Marshawn Lynch: A History
Director/ David Shields
Watched on Kanopy
Rating 4.5/5

 

I initially had no interest in watching a film about the life of the Seattle Seahawks running back. And I still don’t. But as it turned out, this film is about a very specific part of the life of Marshawn Lynch, his life of words and silence, and in that singular focus it ends up being a film about the very recent history of Black Lives Matter, the endemic prevalence of media racism, and the ways in which Black athletes are expected to fit the stereotypes and the behavioral modes assigned to them by a sports industrial complex that believes they own them.

The film, by the author, essayist and editor David Shields, is not so much directed as compiled. Shields constructed the entire film from video snippets gleaned from the Internet, including movies, TV series, talk shows, highlight packages, and early local broadcasts of Lynch as a promising young football star in Oakland.

It’s an act of biographical bricolage, fast-paced and dynamic, in which we watch an outgoing, thoughtful, fun-loving, self-confident young man continually admonished by an establishment that expected him to play by their rules. Which of course he did, on the field.

But it is off the field, living his celebrity-built lifestyle, with his penchant for glitz and girls and fashion and freewheeling commentary, where the rules couldn’t touch him. Yet, he became such a target for criticism and insults by White and Black sportswriters and talk show hosts that he decided to do something that both removed the bullseye from his back and infuriated his critics even more. In his now-famous post-game interviews, he simply stopped answering questions. Instead, he uttered a few stock phrases to every question, “Thanks for asking” or “I’m thankful”. Both in locker room interviews and the contractually-required appearances in the post-game press room, his silent protests turned the spotlight around to focus on the idiotic theatrics of the media asking the same pointless, superficial questions over and over again. Lynch effectively ended, at least for himself, a symbiosis that had long ago proved toxic and meaningless.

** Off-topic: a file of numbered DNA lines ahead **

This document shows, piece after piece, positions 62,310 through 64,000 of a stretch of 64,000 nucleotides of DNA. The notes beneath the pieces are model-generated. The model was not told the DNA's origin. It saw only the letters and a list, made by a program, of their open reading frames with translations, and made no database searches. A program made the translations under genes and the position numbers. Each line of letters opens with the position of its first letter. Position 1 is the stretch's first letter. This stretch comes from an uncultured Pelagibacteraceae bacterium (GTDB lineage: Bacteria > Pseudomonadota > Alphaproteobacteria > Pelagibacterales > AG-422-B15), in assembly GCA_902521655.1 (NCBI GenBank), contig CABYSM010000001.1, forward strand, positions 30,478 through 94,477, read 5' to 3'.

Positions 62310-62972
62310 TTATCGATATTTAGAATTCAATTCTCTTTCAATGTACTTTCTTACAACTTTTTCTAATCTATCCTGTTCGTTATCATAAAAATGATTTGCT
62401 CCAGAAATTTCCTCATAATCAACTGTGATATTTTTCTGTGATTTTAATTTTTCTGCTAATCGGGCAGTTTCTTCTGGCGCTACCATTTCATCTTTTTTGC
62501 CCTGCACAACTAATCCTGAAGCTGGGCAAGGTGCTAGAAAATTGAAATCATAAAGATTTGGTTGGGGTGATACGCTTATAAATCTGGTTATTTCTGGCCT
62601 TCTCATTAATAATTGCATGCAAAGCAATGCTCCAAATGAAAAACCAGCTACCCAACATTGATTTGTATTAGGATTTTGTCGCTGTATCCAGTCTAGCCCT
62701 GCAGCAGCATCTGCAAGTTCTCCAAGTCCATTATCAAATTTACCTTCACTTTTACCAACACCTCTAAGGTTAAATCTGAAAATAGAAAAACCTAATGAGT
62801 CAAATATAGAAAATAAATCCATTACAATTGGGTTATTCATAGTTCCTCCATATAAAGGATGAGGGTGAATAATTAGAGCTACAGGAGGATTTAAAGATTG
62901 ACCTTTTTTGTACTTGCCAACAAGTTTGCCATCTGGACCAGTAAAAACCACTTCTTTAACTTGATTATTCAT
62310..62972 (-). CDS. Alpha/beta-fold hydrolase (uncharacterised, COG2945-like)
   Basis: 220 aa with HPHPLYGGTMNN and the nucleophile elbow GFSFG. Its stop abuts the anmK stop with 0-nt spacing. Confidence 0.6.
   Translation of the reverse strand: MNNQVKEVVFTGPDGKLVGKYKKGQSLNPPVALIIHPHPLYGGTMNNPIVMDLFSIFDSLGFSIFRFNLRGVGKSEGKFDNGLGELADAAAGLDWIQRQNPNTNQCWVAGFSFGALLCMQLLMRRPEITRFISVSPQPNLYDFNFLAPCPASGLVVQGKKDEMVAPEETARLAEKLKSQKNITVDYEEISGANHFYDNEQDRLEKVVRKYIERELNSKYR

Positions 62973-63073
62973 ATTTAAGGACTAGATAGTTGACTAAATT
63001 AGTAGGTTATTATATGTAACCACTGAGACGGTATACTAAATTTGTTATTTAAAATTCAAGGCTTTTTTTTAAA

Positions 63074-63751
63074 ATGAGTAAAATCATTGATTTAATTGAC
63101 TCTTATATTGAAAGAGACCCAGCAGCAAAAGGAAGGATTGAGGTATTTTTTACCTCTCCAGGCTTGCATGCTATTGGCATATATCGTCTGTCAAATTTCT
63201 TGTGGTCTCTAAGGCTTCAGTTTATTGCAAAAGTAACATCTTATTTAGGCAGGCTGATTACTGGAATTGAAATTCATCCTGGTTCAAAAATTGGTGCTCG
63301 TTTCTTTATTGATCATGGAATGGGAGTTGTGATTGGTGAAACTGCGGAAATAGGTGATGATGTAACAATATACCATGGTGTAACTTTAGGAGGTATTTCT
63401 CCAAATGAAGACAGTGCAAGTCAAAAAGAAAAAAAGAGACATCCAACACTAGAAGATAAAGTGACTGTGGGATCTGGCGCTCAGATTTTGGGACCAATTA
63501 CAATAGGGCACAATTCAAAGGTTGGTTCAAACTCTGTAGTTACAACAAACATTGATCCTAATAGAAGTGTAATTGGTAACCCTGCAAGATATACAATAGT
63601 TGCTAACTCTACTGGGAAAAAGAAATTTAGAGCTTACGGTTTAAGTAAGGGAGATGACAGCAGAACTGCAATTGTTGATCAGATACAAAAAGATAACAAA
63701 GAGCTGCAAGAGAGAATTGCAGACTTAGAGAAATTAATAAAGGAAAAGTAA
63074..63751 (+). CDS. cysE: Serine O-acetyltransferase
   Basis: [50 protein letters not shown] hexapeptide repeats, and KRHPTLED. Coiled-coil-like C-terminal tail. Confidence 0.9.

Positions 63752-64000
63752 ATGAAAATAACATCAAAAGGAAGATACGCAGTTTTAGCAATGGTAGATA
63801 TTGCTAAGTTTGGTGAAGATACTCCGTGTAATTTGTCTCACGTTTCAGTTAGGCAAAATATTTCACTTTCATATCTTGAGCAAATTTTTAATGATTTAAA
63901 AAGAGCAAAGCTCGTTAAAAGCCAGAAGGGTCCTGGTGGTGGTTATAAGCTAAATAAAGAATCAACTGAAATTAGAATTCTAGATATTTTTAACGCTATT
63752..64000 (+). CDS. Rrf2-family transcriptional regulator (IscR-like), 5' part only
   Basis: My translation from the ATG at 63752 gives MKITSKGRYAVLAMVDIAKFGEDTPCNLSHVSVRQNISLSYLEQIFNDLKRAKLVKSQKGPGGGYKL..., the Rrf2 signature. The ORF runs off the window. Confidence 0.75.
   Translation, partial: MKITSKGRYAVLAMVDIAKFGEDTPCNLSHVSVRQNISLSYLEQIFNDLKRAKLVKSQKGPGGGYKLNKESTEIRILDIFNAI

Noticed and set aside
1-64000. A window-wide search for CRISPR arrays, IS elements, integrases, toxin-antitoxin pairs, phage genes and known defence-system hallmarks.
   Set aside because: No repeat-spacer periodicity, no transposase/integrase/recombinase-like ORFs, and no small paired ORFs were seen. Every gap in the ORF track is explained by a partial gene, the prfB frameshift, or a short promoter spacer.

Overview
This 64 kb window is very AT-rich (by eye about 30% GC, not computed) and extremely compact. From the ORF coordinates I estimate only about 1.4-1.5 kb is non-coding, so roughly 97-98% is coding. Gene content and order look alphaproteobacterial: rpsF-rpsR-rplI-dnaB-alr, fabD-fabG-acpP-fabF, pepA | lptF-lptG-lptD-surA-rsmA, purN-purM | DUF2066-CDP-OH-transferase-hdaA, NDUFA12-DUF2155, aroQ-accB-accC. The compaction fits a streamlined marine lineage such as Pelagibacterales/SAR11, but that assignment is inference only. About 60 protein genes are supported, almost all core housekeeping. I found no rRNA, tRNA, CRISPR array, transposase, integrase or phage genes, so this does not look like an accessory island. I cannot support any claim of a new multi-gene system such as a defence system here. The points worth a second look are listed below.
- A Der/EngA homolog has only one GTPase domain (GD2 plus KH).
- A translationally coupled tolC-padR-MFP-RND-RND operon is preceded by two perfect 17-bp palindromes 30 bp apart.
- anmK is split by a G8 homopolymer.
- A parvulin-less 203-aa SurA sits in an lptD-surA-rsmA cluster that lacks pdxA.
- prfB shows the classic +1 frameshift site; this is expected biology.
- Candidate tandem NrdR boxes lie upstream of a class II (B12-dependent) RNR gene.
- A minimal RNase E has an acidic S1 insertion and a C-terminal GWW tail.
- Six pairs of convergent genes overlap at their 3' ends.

Marshawn Lynch: A History will disappoint football fans who come for the highlights, although the important ones show up. There are replays of the famous earthquake-level touchdown run, and the agonizing defeat in the Super Bowl when the Seahawks’ coach called for a pass play (intercepted) instead of a hand-off to Lynch on the Patriots’ one-foot line. That’s a tough one to revisit, even for me, a fair-weather fan of the highest order. But it’s worth reviewing the implications. Both his teammates and Lynch himself considered the call a deliberate move to deny Lynch the game-winning score. He was a football player on the field, and a human being entitled to his own life and thoughts and opinions off the field. The victory touchdown would have validated his legacy as a player.

And validation, as we’ve come to understand in this summer of protests of the police murder of George Floyd, is a hard thing to come by for a Black man.